Monday, June 01, 2009

Online Markup

My latest project is to create a way for students and faculty to mark up documents on the web without a lot of infrastructure. This is part of a free-form portfolio project, where we worry mostly about saving hyperlinks so we can find things later and less about actually storing the objects themselves. One nice thing about this is that the creator (the student) has complete ownership over her creation, and can see it as something other than "just for class" work.

As an example, we could ask our students to sign up for a google account and create a google doc. These can be published to the web, like this one I created (from a screenplay). If you have a diigo account, you should be able to see the markups I put on it as well.

A second method is a bit more ambitious. I figured that we might want more control over the documents sometimes. We might not want students to have to worry about google accounts, for one thing. We also might want to keep copies of some kinds of work more private and store them on local servers. Students can all use word processors and with a little help can produce rich text files (RTF) rather than more complex varieties, like (shudder) docx.

With a little CGI magic we can create a drop-box service where RTF files get morphed into HTML files (web pages). The advantage of that is that then they can be marked up with diigo. This should work locally (at least it does in my tests), but could also be on a public web site using authentication.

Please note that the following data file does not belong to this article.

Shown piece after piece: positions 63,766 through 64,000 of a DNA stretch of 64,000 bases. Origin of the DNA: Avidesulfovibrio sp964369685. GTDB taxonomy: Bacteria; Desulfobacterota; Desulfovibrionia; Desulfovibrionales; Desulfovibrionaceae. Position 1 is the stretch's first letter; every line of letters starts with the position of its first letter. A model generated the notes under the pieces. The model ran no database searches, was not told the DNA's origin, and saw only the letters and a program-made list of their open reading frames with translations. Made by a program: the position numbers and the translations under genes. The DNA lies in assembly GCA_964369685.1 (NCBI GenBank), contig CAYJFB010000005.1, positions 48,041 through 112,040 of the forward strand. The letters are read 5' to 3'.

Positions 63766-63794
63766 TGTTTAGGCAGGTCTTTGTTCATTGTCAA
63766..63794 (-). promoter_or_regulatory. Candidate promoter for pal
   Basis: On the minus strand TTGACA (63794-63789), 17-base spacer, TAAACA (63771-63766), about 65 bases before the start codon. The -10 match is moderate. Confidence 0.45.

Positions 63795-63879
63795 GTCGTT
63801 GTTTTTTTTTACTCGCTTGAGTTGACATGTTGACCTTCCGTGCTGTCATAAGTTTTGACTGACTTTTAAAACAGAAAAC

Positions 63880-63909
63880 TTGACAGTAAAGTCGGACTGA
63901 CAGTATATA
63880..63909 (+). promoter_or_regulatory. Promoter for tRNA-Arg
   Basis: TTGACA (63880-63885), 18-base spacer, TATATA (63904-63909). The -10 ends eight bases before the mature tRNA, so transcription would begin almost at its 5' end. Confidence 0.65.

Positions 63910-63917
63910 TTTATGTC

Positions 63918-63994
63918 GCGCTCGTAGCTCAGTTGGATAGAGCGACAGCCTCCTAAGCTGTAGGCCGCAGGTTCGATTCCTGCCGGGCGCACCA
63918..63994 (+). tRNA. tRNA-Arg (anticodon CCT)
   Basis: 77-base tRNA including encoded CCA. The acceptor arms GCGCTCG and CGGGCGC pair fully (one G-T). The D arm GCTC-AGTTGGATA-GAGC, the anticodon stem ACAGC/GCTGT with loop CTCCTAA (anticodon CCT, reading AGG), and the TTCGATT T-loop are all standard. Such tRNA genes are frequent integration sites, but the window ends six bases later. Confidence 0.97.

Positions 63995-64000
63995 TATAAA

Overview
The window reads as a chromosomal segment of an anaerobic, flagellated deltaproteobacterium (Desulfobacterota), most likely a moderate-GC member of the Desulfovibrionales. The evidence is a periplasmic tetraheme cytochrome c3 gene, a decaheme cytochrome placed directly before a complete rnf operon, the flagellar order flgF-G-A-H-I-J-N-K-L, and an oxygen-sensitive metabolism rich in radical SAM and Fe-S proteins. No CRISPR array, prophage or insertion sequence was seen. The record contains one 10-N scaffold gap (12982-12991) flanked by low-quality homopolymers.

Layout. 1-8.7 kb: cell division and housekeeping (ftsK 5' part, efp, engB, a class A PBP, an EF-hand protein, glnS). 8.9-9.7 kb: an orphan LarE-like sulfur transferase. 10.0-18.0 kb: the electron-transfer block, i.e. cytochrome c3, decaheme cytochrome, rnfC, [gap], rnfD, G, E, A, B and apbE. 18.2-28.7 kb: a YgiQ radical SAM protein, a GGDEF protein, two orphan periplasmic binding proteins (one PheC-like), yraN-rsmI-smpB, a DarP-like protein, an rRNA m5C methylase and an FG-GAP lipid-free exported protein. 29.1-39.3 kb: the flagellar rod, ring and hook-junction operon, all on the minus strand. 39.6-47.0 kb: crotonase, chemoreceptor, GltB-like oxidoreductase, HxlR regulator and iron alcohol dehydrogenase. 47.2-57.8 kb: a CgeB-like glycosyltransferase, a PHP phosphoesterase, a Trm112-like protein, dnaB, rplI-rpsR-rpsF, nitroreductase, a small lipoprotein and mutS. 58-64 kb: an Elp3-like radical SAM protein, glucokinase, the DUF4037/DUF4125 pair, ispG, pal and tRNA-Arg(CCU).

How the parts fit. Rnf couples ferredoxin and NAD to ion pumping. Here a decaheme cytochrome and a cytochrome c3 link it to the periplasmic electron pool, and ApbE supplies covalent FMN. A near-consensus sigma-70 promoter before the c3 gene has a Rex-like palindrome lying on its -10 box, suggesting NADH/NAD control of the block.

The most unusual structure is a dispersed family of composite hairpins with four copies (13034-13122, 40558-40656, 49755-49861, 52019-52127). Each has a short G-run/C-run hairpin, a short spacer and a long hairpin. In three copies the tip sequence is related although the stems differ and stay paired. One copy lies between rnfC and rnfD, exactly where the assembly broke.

So I built one. You can can see a converted RTF here (notes for a short talk I gave at the new library opening). If you're logged into diigo you should see the markup on it too. You can try it out for yourself by browsing to the plain upload page and submitting an RTF file. The conversion is far from perfect. Not all kinds of markup and formatting come over. Bold did, and numbered lists, but not hyperlinks or graphics. I think I can overcome some of this with time, working with the perl module that performs the magic.

All in all, this was a successful experiment. With modification, it could becomes a repository for RTFs and hyperlinks, which in combination with all the resources of the web, become an unlimited platform for providing coursework interactions.

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